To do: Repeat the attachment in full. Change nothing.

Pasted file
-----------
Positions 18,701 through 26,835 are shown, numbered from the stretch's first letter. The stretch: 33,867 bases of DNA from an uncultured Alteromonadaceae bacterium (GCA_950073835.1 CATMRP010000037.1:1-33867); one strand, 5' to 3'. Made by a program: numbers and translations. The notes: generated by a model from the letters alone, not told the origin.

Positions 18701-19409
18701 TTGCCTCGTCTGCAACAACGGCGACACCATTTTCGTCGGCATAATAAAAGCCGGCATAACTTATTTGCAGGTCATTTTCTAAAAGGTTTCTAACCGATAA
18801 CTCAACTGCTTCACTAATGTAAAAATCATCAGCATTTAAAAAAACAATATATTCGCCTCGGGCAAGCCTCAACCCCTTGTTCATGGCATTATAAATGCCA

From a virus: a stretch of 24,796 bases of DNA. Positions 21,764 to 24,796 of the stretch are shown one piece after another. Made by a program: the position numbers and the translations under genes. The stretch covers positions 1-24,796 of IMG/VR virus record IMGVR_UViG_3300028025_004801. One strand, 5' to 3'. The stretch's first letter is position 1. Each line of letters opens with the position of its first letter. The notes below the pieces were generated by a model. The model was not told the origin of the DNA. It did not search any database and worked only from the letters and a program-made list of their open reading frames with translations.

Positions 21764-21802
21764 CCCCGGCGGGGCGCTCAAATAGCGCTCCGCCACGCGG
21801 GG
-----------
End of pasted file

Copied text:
Positions 18,701 through 26,835 are shown, numbered from the stretch's first letter. The stretch: 33,867 bases of DNA from an uncultured Alteromonadaceae bacterium (GCA_950073835.1 CATMRP010000037.1:1-33867); one strand, 5' to 3'. Made by a program: numbers and translations. The notes: generated by a model from the letters alone, not told the origin.

Positions 18701-19409
18701 TTGCCTCGTCTGCAACAACGGCGACACCATTTTCGTCGGCATAATAAAAGCCGGCATAACTTATTTGCAGGTCATTTTCTAAAAGGTTTCTAACCGATAA
18801 CTCAACTGCTTCACTAATGTAAAAATCATCAGCATTTAAAAAAACAATATATTCGCCTCGGGCAAGCCTCAACCCCTTGTTCATGGCATTATAAATGCCA

From a virus: a stretch of 24,796 bases of DNA. Positions 21,764 to 24,796 of the stretch are shown one piece after another. Made by a program: the position numbers and the translations under genes. The stretch covers positions 1-24,796 of IMG/VR virus record IMGVR_UViG_3300028025_004801. One strand, 5' to 3'. The stretch's first letter is position 1. Each line of letters opens with the position of its first letter. The notes below the pieces were generated by a model. The model was not told the origin of the DNA. It did not search any database and worked only from the letters and a program-made list of their open reading frames with translations.

Positions 21764-21802
21764 CCCCGGCGGGGCGCTCAAATAGCGCTCCGCCACGCGG
21801 GG